For instance, they say, the city ignored the fact that in 2012 the Tourism Development Authority had accused the museum of defaulting on $2 million worth of TDA performance grants by failing to attain fundraising benchmarks on its own.  (TDA later relented and extended its compliance deadline by six months.  Twice.)

In July of 2013, former mayor and city manager Ken Michalove caused what Mountain Xpress called “a brief ruckus” by asserting at a council meeting that then Vice Mayor Esther Manheimer and Councilor Marc Hunt, as well as City Manager Gary Jackson, had acted unethically by supporting the $2 million contribution to the art museum’s project. Manheimer and Jackson, Michalove said, should have recused themselves because they were personal friends of museum director Pam Myers and the Van Winkle Law Firm, where Manheimer practices, had once represented the museum.

Nothing came of Michalove’s objections.

In 2013 the museum entered into secret negotiations with the city for a separate, direct lease on its Pack Place space, in effect seceding from its Pack Place membership.  Then in April of 2014 the city engineered a hostile takeover of the Pack Place property and handed the museum the space vacated by the Coburn Earth Sciences Museum, which had been forced out by the prospect of having to pay higher rent.  The art museum expanded into the Pack Place common space as well, forcing Diana Wortham Theater’s ticket office to abandon the foyer and use a side entrance.

And a large metal sign reading “Asheville Art Museum” was placed over the stone inscription “Pack Place” over the building’s front door.

In the fall of 2014, Myers informed Manheimer by letter that the museum desperately needed money for its capital campaign.  She asked city council’s permission to cut a deal with State Employees’ Credit Union whereby SECU would give the museum $1.5 million in exchange for naming rights to the building’s Pack Square entrance.  It was to be called “SECU Plaza.”

But in fact the art museum, apparently acting on the premise that it is easier to ask forgiveness than permission, had already made the naming rights deal with SECU. On October 28 council gave its after-the-fact blessing, despite the Pack family’s reminder that George Pack’s bequest of the square property to the city contained an ironclad clause that it was to be used as a public park in perpetuity.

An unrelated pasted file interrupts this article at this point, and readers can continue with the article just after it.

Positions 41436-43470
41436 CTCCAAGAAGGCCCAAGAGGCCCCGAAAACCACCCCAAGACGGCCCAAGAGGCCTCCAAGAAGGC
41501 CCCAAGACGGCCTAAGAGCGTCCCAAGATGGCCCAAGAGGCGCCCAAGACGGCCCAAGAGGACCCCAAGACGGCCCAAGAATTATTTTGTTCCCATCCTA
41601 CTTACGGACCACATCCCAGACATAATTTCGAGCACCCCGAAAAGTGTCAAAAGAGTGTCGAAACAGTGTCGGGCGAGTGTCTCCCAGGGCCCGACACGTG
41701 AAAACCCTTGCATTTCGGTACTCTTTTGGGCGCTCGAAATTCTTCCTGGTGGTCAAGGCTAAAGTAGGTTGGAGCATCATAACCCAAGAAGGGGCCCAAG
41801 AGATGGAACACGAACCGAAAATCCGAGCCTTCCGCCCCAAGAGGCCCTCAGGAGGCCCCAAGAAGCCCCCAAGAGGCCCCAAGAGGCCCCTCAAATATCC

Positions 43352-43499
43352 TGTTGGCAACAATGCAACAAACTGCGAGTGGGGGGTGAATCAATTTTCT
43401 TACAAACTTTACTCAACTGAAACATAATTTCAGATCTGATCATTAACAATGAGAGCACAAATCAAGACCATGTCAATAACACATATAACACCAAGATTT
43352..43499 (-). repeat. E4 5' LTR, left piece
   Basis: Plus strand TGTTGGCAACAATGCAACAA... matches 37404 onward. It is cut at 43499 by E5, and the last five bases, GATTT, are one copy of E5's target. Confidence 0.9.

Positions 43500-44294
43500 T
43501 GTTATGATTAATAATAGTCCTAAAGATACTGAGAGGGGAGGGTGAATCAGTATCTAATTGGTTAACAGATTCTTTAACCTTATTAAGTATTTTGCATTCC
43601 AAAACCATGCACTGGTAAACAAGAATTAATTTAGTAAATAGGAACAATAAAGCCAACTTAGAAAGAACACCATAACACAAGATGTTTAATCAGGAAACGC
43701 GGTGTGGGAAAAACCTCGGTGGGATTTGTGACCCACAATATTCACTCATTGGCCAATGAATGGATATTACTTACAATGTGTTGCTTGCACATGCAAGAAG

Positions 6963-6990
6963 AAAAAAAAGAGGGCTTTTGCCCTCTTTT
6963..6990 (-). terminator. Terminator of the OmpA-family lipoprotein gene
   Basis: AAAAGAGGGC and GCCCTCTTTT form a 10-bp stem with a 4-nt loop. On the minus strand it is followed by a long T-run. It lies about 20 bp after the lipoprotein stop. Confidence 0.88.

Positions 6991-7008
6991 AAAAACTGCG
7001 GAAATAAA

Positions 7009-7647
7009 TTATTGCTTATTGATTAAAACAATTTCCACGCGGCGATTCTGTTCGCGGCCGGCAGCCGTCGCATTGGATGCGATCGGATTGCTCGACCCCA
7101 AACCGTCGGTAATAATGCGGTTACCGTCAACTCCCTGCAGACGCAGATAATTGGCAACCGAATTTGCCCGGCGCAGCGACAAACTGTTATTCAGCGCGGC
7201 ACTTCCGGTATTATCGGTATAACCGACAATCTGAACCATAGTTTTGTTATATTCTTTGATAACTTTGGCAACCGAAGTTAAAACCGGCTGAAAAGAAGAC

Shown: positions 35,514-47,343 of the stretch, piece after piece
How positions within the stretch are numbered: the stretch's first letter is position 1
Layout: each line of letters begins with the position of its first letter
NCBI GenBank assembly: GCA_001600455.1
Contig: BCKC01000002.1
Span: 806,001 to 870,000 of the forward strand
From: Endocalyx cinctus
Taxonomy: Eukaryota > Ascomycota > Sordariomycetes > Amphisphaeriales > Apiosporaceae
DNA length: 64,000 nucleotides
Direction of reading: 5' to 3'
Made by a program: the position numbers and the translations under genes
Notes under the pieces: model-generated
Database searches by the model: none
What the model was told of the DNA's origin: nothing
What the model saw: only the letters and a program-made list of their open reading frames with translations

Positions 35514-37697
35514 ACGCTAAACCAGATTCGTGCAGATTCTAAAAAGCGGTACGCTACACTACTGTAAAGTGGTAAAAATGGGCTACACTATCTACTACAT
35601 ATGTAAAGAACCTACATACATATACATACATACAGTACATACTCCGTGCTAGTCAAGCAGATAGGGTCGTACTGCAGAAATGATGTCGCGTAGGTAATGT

Meanwhile SECU, which had been unaware of any restrictions or controversy, rethought its position. “I guess our concern is, why this lack of transparency?”  SECU President James Blaine asked a reporter.   ‘Obviously there are issues that still have not been resolved. Is this a power struggle? Politics? What?”

And the SECU Plaza idea quietly went away.  It is not known whether SECU contributed to the museum on another basis.

Hello … Hello?

With the art museum’s construction project now in full swing and the appearance of the $2 million donation on this year’s CIP list, AU reached out to the city’s chief financial officer, Barbara Whitehorn, on January 21, as follows:

“ In 2013 the city passed an $.04-per-$100 property tax increase designed to finance several projects, including a $2 million grant to the Asheville Art Museum. Documents indicate that the city put this money in the CIP and has continued to nudge it over into the following year's budget; it is now listed in the FY 2017-2018 expenditures (see attached).

So the question is: since the tax levied in 2013 has been collected every year since, which would amount to several times $2 million, where have those proceeds gone, and why does the city keep moving the original $2 million Art Museum contribution forward?”

As of today (January 30) Whitehorn has not responded.
# # # # #

Sunday, January 29, 2017

Debt and Taxes for 2.2 Miles and Greenways